St. Martin’s Island is feared to be Coral-less by 2045
By Adnan Mahfuz
Coral is declining day by day in St. Martin, the only coral island of Bangladesh. The tree-covered area of the island is also reducing. In contrast, the number of tourists is increasing. New hotels and infrastructure are being built for their accommodation.
The island’s permanent population is also increasing, putting pressure on the island’s biodiversity. All in all, the unique natural features of St. Martin are being ruined.
A study by two teachers and a student at the University of Dhaka has revealed this picture of St. Martin’s plight. The teachers and students who conducted the study are Kauser Ahmed, a professor at the Department of Oceanography, Yusuf Gazi, lecturer in the Department of Geology, and Tahrima Jannat, a former student in the Department of Oceanography.
To give an example, not even one-third of the island’s land was covered with coral four decades ago. Coral is a type of marine invertebrate. Due to the hardness of the outer covering, it is often mistaken for stone. A coral is made up of several tiny creatures called polyps.
One of the authors of the research article, Yusuf Ghazi, said to a Bangladeshi national daily newspaper, “If the necessary measures are not taken, St. Martin’s Island will be completely coral-free by 2045.” We may not even be able to talk about St. Martin, the only coral island in the country.
Coral can only be found in museums. ‘
The study of St. Martin was published in the September 9, as an issue of the International Journal of Ocean Science.
The author of the research article titled ‘Identifying the Coral Destruction of St. Martin’s Island in the Bay of Bengal using geospatial technology’.
St. Martin is a small island in the sea, 120 km from Cox’s Bazar district town. Administratively, the island is a union territory of Teknaf Upazila in Cox’s Bazar. There are nine villages in this union. According to official data, the area of the island is 13 square kilometers.
However, the study said 8 square kilometers. Nur Ahmed, chairman of St. Martin’s Union Parishad (UP), told Prothom Alo, a Bangladeshi national daily, on his mobile phone yesterday afternoon that there had been erosion around the island.
The size of the island has also decreased over the years due to corrosion. Protective measures urgently need to protect the island from sea erosion.
He said there is no government initiative to protect the corals and algae of the island. However, they have been working to stop coral extraction and smuggling locally for two years. Apart from this, there is no government allocation and measure to remove the amount of waste left by tourists. These wastes fall into the sea.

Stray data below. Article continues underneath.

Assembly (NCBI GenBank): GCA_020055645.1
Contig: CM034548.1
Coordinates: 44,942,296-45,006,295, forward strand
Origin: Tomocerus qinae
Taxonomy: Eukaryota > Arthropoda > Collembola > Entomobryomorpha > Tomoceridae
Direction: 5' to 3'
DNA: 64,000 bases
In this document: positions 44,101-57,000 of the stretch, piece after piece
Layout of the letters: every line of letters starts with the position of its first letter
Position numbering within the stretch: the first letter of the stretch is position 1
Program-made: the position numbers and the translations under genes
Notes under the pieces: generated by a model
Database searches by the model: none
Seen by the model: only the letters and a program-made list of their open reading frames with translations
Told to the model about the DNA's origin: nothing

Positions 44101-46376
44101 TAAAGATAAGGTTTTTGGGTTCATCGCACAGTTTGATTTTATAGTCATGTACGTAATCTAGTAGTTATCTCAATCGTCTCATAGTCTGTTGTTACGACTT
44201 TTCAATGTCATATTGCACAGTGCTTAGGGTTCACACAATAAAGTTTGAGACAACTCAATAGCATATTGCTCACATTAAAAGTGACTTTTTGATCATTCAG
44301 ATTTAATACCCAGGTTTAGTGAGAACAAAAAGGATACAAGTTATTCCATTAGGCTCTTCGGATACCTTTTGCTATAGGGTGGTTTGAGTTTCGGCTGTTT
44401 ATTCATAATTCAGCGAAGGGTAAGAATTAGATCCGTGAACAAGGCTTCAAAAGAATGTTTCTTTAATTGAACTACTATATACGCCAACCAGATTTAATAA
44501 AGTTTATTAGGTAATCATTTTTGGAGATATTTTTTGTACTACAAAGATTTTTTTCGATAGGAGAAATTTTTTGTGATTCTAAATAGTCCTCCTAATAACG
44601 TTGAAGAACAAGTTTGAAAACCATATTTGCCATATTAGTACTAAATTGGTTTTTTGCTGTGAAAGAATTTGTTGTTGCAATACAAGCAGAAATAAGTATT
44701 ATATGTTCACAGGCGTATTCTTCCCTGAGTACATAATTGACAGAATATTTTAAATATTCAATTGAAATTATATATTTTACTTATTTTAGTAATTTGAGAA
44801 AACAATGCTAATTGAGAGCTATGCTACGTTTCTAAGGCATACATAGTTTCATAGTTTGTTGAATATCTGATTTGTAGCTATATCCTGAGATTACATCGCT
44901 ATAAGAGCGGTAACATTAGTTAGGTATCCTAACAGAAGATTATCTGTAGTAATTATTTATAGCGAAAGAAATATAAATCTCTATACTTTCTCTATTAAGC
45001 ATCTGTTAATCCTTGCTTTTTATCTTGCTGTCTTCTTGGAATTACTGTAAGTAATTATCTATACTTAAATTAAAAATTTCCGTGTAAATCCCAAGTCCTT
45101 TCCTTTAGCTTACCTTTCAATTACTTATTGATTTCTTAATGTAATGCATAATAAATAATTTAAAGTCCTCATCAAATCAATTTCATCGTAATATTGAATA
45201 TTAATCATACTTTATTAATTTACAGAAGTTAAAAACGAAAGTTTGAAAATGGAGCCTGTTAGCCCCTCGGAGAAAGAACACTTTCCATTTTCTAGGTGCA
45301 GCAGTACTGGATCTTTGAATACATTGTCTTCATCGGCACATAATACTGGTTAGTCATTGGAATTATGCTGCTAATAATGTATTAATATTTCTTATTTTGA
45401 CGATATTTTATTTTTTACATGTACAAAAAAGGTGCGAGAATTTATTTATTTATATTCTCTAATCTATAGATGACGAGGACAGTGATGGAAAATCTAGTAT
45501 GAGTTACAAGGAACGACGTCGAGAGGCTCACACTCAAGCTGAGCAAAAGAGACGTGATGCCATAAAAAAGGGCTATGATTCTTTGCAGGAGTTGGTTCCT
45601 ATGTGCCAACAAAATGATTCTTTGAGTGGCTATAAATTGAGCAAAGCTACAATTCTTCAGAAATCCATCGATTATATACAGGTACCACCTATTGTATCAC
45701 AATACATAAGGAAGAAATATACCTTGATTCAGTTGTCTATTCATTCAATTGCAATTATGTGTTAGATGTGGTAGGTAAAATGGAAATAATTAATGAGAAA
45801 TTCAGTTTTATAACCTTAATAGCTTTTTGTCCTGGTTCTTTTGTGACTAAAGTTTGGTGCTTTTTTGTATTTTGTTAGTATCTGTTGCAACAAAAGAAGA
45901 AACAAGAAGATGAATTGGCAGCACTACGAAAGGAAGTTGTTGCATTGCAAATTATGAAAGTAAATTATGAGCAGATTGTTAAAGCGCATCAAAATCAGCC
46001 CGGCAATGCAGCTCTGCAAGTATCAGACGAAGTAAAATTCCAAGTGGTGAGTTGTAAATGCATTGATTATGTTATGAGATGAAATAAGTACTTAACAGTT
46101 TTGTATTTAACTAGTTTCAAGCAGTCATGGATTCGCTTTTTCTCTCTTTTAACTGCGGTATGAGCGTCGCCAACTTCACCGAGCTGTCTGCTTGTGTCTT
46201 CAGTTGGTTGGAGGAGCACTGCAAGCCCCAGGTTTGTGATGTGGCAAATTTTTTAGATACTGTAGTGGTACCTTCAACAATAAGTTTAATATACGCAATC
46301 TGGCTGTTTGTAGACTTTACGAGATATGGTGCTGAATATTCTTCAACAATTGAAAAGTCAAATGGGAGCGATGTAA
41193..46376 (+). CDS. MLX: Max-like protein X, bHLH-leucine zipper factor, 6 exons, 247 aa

Every year from September-October to March-April, tourists visit the island. According to the study, less than 200 tourists a year visited St. Martin during 1996-1997. Now go more than one and a half lakh. During the same period (‘ 96–97), there was a population of 3,700, which in 2016 exceeded 8,000. In 2012, there were 17 hotels in St. Martin. In 2018, it stood at 48.
However, according to local estimates, there are now 124 hotels, motels, and cottages in St. Martin. The population is about 9,760. However, during the tourist season, an additional two and a half thousand people stay in St. Martin for a few months to manage hotels, motels, and cottages.
To understand the comparative picture of St. Martin, the researchers analyzed images taken from satellites. The pictures are from 1980 to 2018. Besides, field research is done.
It can be seen that in 38 years, the coral cover on the island has decreased from 1.32 sq. km to 0.39 sq. km. The number of coral species has come down from 141 to 40. The tree-covered area has been reduced from 4.5 sq. km to 3 sq. km.
The study identified several human-made causes of environmental pollution and biodiversity loss in St. Martin. These include uncontrolled tourism, poor waste management of residential hotels, dumping of tourist materials in seawater, rock extraction, coral extraction, and widespread use of fishing nets in coastal areas.
Researchers also say that fishermen’s nets are destroying new corals in St. Martin. Fishers cast their nets about 500 to 1,000 meters from the shore around the island, where most corals are born.
Researchers say that the regulators of coral growth on oceanic islands are the water temperature, the amount of salt in the water, the amount of sand, the acidity of the water, the intensity of the waves, the dissolved oxygen, and so on. However, the principal regulator is oxygen.
Gradually the natural balance of these regulators is being disturbed. There are also some genuine reasons for this. Rising sea levels around the island, climate change, and chemical changes in seawater are some of them.
When asked to AKM Rafiq Ahmed, the Director-General of DOE, what the Department of the Environment (DoE), Bangladesh is doing to protect St. Maarten’s environment and biodiversity.
He replied to Prothom Alo: “We have recommended more stringent measures to control tourists on St. Maarten Island.”
Before the study by teachers at the University of Dhaka, a similar picture emerged in multiple studies by the University of Chittagong, the Department of the Environment, and the International Union for Conservation of Nature (IUCN).
Those studies recommend controlling the flow of tourists there on an emergency basis to protect the island. But it didn’t work out.
Humayun Akhtar, Professor of Geology, University of Dhaka, said in the Prothomalo that St. Martin’s Island is unique in the world in terms of biodiversity.
Corals are born there because of the clear water. Unauthorized tourists have polluted the water. Considering St. Martin as a national treasure, initiatives need to be taken to preserve it.